Honolulu Police Department officer stands fronting crime scene vehicle after police shot and killed a person at 1325 School Street early this morning.
The board found that officers were justified in using deadly force in all the cases it has reviewed so far. Cory Lum/Civil Beat/2021

Families brought lawsuits against the Honolulu Police Department and its officers in two of the cases the board deemed justified.

In one, the family of Steven Hyer Jr. allege that Hyer was in the throes of a mental health crisis when police encountered him in his apartment one night in 2018.

In another, the family of Kyle Thomas alleges that officers used excessive force when they shot Thomas after a shoplifting incident at the Walmart in Mililani.

Gary Yabuta, board chairman and executive director of the federal High Intensity Drug Trafficking Area in Hawaii, declined to discuss specifics of those cases or how the board reached its conclusions.

Since reconvening in April, the board has held almost all discussion on the cases it is reviewing in sessions closed to the public. The board also doesn’t announce which cases it’s completed and which cases it plans to take up next.

Until this year, county prosecutors have also ruled that officers were justified in almost every instance of a police killing.

Prosecutors have sought charges in only one shooting: the April death of 16-year-old Iremamber Sykap. Honolulu Prosecuting Attorney Steve Alm accused three officers of murder and attempted murder for shooting at Sykap and occupants of a stolen vehicle he was driving following a police chase.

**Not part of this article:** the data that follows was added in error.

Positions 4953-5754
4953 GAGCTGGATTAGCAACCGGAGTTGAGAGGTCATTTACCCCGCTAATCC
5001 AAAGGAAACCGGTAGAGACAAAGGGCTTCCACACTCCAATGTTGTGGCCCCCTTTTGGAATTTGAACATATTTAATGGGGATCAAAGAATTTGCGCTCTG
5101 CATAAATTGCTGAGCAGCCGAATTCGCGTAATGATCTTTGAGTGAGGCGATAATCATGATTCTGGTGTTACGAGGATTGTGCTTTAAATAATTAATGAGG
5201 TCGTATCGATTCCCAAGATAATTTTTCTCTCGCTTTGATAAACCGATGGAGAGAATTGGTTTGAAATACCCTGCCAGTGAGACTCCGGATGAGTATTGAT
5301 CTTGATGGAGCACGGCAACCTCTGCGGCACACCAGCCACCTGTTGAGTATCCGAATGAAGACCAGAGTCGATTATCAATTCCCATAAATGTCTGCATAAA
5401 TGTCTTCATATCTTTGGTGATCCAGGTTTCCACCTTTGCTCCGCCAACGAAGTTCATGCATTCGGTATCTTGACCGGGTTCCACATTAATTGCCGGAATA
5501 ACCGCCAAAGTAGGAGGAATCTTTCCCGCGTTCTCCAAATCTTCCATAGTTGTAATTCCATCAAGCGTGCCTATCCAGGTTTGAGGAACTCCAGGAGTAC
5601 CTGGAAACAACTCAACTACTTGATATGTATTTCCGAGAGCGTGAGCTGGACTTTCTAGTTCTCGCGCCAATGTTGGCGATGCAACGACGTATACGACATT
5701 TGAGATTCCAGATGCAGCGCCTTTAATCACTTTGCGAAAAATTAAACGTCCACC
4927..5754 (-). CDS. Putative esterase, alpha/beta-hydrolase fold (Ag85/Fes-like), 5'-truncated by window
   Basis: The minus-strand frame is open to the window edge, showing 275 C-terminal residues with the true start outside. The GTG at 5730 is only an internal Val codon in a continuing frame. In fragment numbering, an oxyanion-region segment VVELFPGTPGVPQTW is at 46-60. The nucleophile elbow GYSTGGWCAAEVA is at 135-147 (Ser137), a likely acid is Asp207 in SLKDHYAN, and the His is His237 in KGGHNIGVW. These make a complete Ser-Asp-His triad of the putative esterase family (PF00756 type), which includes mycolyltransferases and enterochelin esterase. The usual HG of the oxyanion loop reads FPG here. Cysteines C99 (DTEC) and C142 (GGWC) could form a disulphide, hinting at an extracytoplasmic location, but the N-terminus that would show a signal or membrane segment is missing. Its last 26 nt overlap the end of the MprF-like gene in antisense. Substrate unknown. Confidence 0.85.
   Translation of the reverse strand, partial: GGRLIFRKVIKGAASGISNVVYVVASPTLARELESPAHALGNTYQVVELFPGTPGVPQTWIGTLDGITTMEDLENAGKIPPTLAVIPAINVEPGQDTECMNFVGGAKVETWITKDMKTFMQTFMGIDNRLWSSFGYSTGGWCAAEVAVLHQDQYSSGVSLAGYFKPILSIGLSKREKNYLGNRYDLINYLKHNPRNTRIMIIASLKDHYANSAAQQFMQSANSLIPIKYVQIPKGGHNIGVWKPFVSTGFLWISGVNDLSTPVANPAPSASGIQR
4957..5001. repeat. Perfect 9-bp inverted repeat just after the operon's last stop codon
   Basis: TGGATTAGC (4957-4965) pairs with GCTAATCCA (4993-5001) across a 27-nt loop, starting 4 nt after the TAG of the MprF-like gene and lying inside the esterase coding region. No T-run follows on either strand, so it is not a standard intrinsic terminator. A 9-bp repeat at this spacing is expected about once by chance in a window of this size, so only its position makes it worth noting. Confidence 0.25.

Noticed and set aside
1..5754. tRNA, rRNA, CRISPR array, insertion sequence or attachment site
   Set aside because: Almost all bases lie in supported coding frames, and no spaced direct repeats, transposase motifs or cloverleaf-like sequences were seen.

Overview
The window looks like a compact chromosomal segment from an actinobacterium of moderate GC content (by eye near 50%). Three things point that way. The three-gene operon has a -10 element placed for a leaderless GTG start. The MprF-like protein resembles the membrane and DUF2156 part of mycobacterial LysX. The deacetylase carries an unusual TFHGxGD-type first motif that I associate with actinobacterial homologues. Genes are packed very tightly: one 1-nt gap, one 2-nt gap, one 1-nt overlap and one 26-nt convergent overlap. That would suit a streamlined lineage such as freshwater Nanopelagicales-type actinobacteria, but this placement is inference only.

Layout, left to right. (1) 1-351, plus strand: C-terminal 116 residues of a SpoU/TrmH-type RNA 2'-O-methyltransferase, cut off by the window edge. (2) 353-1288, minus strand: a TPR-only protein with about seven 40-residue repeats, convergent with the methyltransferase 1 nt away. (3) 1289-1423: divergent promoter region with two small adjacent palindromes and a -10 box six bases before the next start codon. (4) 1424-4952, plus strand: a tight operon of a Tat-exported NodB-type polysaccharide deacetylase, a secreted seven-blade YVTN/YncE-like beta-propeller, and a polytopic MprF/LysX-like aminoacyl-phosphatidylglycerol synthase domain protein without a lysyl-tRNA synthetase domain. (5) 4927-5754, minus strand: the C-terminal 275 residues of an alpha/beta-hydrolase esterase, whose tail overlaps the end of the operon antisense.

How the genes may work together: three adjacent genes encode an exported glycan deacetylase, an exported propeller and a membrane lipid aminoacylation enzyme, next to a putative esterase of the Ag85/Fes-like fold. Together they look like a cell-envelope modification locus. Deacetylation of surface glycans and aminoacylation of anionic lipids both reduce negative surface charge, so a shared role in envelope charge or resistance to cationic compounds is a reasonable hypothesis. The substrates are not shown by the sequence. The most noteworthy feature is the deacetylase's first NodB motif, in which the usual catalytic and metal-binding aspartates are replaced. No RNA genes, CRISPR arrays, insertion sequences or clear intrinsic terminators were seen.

Prosecutors failed to secure an indictment against the officers and a judge later dismissed the case.

Earlier this year, Alm said an independent agency should take the lead on investigating police shootings.

“But you need to staff it with people that are experienced in prosecuting and investigating homicides and are up to date with current techniques and other things. And that is not on the horizon anywhere,” Alm said during an interview with Civil Beat’s editorial board, adding that staffing such an agency might prove difficult in Hawaii.

Until such an agency is created, Alm said his office is in the best position to investigate police killings on Oahu.

Rosenthal, who is working with Washington’s independent investigation agency, agreed with Alm and emphasized that staffing is an important part of any investigation. A former director of an oversight agency in British Columbia, Rosenthal said that agencies typically hire former police officers or people with experience in detective work – like insurance investigators or coroners.

“But the first step is getting that outside agency to independently look at these issues without necessarily having the ruby-colored glasses that will otherwise limit how you look at the incident,” Rosenthal said.

Washington’s new agency would have the power to direct law enforcement agencies to conduct investigations of officers in another agency. The new office could also hire investigators, and would manage regional teams that could be dispatched to police shootings.